Another major reason for dissatisfaction after knee replacement is the development of complications associated with the surgery.  Although knee replacement is one of the safest orthopedic procedures performed serious complications can still occur. These can range from skin reactions caused by medications to infection and blood clots.  A person’s overall health should be optimized prior to undergoing surgery to lessen the possibility of complications. Many times a patient’s primary care physician or specialist is consulted to help with this process.  Major advances have been made to our surgical protocols that decrease the risk of complications.  

Benefits Of Minimally Invasive Surgery

One example is outpatient joint replacement.  Healthy patients undergoing “minimally” invasive surgery are usually candidates for returning home the same day as surgery.  This promotes rapid recovery with early walking and decreases the chances of hospital-acquired infection. Many other advances will be discussed in upcoming articles.  

The overall concept of knee replacement surgery is the same for minimally invasive and traditional knee replacement. Biomaterials are used to resurface the worn-out cartilage on the ends of the knee joint.  The most commonly used materials are cobalt chrome, titanium, and polyethylene plastic. The design of the implants is fairly standardized with slight differences between manufacturers. The same implants can be used for either minimally invasive or traditional knee replacement.  It may be best to think of “minimally invasive” and “traditional” knee replacement as different techniques used to perform the same procedure.  

What Should I Expect During Minimally Invasive Knee Surgery?

Knee replacement surgery begins with an incision over the front of the knee. A second lengthwise incision is made beneath the skin going around the kneecap. This allows the surgeon access to the knee joint. In traditional knee replacement surgery, blocks of metal are aligned and fixed to the bone to guide the surgeon as he removes the ends of the bones with a special saw.  Metal implants are then fixed to the ends of the bones with a piece of plastic fixed in between. A plastic button is also sometimes fixed to the underside of the kneecap to complete the joint replacement. The soft tissue incisions are then repaired with suture material and a soft tissue dressing is applied. Patients are encouraged to start walking as soon as possible after surgery.  A physical therapist often helps the patient get out of bed and walk during their stay in the hospital.   dr martin looking at stryker diagram of knee

The major difference between minimally invasive and traditional knee replacement is in the handling of the soft tissues. The same implants still need to be attached to the ends of the bones in the joint but how the soft tissues are handled appears to make a big difference in patient recovery.  Smaller incisions and less soft tissue dissection results in less soft tissue damage which can lead to less inflammation which in turn can lead to less pain and stiffness. However, as with most things there is a trade-off. Sparing soft tissue can lead to better results but it makes the procedure significantly more technically demanding for the surgeon.  A surgeon is typically only as good as what he can see. Making smaller incisions decreases the surgeons ability to see and visualize the joint and increases the potential to make mistakes with implant positioning. Where the implants are fixed on the ends of the bones is probably even more critical to optimal results than minimizing soft tissue damage.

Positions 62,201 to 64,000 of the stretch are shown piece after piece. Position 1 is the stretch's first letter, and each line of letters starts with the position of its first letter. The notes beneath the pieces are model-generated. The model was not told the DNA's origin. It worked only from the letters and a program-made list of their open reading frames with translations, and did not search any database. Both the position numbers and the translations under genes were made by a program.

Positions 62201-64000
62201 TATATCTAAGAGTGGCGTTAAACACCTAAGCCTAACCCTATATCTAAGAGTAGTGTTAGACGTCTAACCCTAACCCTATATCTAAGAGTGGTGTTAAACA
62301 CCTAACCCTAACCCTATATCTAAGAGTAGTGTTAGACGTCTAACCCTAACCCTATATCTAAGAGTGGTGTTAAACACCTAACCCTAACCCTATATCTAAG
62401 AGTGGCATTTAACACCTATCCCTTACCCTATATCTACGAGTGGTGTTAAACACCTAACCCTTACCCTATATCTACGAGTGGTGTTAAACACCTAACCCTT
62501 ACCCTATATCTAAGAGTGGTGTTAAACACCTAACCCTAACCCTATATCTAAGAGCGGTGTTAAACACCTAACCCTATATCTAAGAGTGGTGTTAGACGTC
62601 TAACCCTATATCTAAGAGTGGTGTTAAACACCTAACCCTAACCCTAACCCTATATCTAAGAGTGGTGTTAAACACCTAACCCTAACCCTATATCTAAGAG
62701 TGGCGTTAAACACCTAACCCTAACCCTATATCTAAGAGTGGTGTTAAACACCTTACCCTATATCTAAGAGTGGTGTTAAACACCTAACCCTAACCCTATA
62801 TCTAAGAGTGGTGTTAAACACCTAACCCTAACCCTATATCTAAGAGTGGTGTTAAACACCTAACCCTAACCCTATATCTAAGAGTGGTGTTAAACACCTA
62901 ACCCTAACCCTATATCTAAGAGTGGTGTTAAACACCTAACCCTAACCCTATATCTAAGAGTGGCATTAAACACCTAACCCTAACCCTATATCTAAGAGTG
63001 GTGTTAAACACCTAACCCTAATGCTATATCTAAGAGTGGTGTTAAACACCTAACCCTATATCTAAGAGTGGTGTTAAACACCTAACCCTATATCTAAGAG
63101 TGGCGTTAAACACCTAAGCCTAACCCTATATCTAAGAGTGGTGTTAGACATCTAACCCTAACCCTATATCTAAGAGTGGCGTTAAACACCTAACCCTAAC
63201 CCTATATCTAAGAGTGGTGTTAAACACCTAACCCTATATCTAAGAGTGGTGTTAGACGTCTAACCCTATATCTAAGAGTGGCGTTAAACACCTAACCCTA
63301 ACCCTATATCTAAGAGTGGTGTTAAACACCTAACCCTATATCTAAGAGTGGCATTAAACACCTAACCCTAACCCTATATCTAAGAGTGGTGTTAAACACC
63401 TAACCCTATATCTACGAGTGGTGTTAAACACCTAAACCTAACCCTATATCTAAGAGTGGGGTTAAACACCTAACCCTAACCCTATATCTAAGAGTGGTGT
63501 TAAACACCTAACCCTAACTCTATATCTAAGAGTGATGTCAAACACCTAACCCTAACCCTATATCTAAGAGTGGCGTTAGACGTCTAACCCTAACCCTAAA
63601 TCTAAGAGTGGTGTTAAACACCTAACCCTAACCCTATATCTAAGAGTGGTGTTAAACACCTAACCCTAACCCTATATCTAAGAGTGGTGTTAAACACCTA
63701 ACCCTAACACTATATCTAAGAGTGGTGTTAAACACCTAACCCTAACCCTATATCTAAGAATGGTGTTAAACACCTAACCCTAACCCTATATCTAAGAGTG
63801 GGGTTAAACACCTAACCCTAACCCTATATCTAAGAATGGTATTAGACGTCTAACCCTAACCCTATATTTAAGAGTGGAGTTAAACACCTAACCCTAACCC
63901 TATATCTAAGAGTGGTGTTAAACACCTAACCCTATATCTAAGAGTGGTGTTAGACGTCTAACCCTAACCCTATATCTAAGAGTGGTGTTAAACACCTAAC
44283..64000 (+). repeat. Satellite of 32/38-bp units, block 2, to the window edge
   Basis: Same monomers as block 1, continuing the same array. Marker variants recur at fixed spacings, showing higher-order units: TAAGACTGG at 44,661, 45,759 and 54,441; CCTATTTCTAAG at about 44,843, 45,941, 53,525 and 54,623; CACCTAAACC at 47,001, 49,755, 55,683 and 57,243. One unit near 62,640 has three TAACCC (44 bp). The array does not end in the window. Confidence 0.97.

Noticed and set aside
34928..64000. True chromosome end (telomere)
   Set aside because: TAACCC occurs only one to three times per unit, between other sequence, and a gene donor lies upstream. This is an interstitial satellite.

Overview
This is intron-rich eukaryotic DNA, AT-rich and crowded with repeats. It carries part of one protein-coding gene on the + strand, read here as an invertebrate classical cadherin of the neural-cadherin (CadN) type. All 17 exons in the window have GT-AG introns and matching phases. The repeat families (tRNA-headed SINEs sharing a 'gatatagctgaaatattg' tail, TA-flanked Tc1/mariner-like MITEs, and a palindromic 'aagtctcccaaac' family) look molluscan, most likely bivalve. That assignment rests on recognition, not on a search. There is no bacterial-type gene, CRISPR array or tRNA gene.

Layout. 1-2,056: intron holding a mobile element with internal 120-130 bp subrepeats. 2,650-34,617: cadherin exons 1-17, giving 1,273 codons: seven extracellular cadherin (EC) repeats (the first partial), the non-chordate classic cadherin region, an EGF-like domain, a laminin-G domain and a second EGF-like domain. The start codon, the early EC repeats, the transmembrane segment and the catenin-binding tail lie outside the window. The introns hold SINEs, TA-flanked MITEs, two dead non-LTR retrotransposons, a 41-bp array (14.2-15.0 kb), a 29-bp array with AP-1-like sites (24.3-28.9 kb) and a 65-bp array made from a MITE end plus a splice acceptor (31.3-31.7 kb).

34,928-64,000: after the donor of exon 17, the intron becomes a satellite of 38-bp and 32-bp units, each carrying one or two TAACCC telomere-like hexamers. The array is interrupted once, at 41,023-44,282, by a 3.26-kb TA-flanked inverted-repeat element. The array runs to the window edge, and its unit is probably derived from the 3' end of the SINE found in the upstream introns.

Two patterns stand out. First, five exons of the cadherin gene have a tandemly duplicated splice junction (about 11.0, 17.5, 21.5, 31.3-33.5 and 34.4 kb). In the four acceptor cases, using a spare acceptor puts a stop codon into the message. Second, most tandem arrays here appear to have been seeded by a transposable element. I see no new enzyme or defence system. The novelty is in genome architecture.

Decreased visualization and the technically demanding nature of minimally invasive surgery are the two biggest disadvantages. The next generation of knee replacement surgery utilizing robotic-assistance promises to minimize or eliminate these drawbacks.  This next generation of minimally invasive knee replacement utilizes software that allows the surgeon to visualize a patient’s joint without physically “seeing” it and helps the surgeon determine the optimal position for the implants. After this is done a robotically controlled sawblade protects the soft tissue surrounding the bones of the knee during cutting.  The precise cutting with the robotic arm ensures accurate placement of the implants. These advances improve results with many patients experiencing less pain and better range of motion following surgery than with traditional knee replacement.